Cleveland Browns wide receiver Jarvis Landry (hip) is expected to be sidelined six to eight months after having surgery to shave down some cartilage and remove two pieces of bone embedded in the labrum of his left hip on Feb. 4. The Browns expect Landry to make a full recovery for the 2020 season, but he might be limited in training camp and could be questionable for the Week 1. He will be on crutches for two weeks and then can continue with physical therapy and riding a stationary bike. Despite dealing with the hip injury in 2019, Landry didn't miss a game for the sixth straight year and had career highs in yards (1,174) and yards per catch (14.1). His six touchdowns were the second-best total of his career. With a new coaching staff in place, losing repetitions in training camp could be problematic. Landry will have some added risk as a WR2 in PPR leagues in 2020.
Minnesota Vikings defensive end Everson Griffen met two figures that voided the final three years of his contract by securing six or more sacks and playing 57 percent or more of the defensive snaps in 2019. As such, Griffen has exercised his right to opt out of his deal, according to a source. That will free up roughly $13 million in salary cap space for the Vikings, with $800,000 in dead money. The 32-year-old was already at risk of being cut with a $13.9 million cap hit in 2020. The Vikings might try to keep him around at a reduced price, as Griffen had eight sacks and 24 QB knockdowns last season. He's been a great complement to Danielle Hunter on the other side of the line, so losing Griffen would be a blow to the Vikes pass rush.
Cleveland Browns WR Odell Beckham Jr. (core) should be completely recovered from his core muscle surgery in about a month, according to a source.
Fantasy Spin: It appears like Beckham should be ready of offseason workouts as long as he does not suffer a setback. He will be working under a new offensive scheme next season but is still one of the top receivers in the NFL. He will be a weekly starting option in fantasy leagues in 2020.
Washington Redskins TE Jordan Reed was released Thursday, Feb. 20, according to a source.
Fantasy Spin: Reed wants to play next season, so fantasy players can keep an eye on the situation. He probably will receive interest from teams but is a risky option because of his injury history. Reed could be a No. 2 tight end in fantasy leagues if he starts for a team.
Free-agent WR Antonio Brown (Patriots) is scheduled to have his grievance against the Oakland Raiders heard by an arbitrator in May, according to a source.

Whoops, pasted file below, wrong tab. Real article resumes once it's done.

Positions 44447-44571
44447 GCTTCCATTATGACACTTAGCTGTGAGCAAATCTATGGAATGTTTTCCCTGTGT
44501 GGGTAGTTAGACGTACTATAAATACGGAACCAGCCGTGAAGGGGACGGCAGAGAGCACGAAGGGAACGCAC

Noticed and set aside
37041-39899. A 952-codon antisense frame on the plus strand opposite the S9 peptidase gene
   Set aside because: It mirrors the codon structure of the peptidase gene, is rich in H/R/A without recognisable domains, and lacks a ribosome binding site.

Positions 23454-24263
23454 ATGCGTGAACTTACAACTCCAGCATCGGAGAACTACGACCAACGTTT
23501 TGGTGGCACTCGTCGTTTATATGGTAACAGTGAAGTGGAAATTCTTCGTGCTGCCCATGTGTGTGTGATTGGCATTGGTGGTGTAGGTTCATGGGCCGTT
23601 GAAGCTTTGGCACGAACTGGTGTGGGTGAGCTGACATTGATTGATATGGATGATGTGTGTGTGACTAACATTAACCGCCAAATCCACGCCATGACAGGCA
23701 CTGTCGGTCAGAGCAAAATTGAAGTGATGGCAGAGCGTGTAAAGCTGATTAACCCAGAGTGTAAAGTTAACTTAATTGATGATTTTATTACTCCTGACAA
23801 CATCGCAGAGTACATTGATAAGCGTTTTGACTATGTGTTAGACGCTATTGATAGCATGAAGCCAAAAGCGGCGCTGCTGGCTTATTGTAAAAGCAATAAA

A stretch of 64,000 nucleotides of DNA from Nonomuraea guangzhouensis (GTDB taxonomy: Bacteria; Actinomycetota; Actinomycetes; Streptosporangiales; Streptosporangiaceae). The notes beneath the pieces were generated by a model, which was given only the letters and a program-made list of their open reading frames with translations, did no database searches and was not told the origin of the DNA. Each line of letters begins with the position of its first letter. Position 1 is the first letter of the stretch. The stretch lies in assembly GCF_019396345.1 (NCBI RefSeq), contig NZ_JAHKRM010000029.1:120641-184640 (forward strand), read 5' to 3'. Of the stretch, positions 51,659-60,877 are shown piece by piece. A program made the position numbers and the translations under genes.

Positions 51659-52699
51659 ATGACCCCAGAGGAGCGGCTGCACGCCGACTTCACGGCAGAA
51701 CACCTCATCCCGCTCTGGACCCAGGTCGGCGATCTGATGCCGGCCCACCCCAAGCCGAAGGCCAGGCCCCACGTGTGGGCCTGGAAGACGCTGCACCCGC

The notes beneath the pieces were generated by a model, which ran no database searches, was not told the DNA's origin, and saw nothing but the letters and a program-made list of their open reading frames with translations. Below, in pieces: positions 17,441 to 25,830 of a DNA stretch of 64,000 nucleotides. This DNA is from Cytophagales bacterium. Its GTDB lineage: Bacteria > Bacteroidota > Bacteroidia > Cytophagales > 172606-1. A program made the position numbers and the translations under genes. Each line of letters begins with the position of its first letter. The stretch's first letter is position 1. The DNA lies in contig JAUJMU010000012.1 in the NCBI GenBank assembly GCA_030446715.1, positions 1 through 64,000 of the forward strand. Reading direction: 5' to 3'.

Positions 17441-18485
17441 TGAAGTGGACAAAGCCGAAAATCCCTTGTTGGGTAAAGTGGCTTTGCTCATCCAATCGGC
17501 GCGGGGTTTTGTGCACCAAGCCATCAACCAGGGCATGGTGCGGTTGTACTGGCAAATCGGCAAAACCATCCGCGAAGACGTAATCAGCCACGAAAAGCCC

Las Vegas Raiders QB Derek Carr recently posted an photo on Instagram of himself talking with Chicago Bears DL Khalil Mack following a game last season, and the post is part of speculation that Carr could be traded to the Bears this offseason and reunited with Mack.
Fantasy Spin: The Bears have said they expect Mitchell Trubisky to be their 2020 starter, but they also said he could have competition in the QB room, and Carr would certainly provide as much. Stay tuned ...
Washington Redskins cornerback Quinton Dunbar said that he reached out to the team to discuss a reasonable contract restructure, but the team declined to have conversations, according to sources close to Dunbar. Despite denying that he requested a trade, Dunbar remains adamant in his desire to be traded or released. The 27-year-old was one of the better cover corners in the league last season, but it's looking like the new regime in Washington isn't falling for his contract demands. There's a good chance that they'll look to trade Dunbar this offseason if they can't work something out with him. He had 37 tackles (31 solo) and a career-high four interceptions in 11 games played in 2019.
Washington Redskins CB Quinton Dunbar recently reached out to the team to discuss a possible contract restructure, but the club declined to engage in a conversation, according to sources, and he remains 'resolute' in his desire to be released or traded.
Tampa Bay Buccaneers Jameis Winston, a pending free agent, could be offered a two-year deal by the Buccaneers with the first year guaranteed and the second year being a team option, according to sources. The first year would pay Winston roughly the same as a franchise tag ($27 million).
Fantasy Spin: Winston threw for a career-high 5,109 yards, 33 TDs last season -- and yes, 30 interceptions -- to finish as a top-five fantasy QB for the first time in five seasons. A return to the Bucs would definitely keep him in the QB1 conversation, but a move to another team would necessitate a full re-evaluation of his fantasy status.
Cleveland Browns wide receiver Jarvis Landry had surgery on his hip on February 4, according to a post from his personal Instagram account. The surgery comes as somewhat of a surprise as Landry had previously stated that he would not need surgery on his hip, which bothered him throughout the 2019 season. Landry is expected to make a full recovery and should return to the team at some point in training camp, which begins in late July. According to reports, Landry had visited with multiple hip specialists since the end of the season and eventually decided that surgery was the proper route to take. He will remain a solid WR2 for fantasy in 2020.
Minnesota Vikings DE Everson Griffen met two milestones with six sacks and playing 57 percent of the snaps that voided the final three years of his deal. The move freed up $13 million in salary cap space.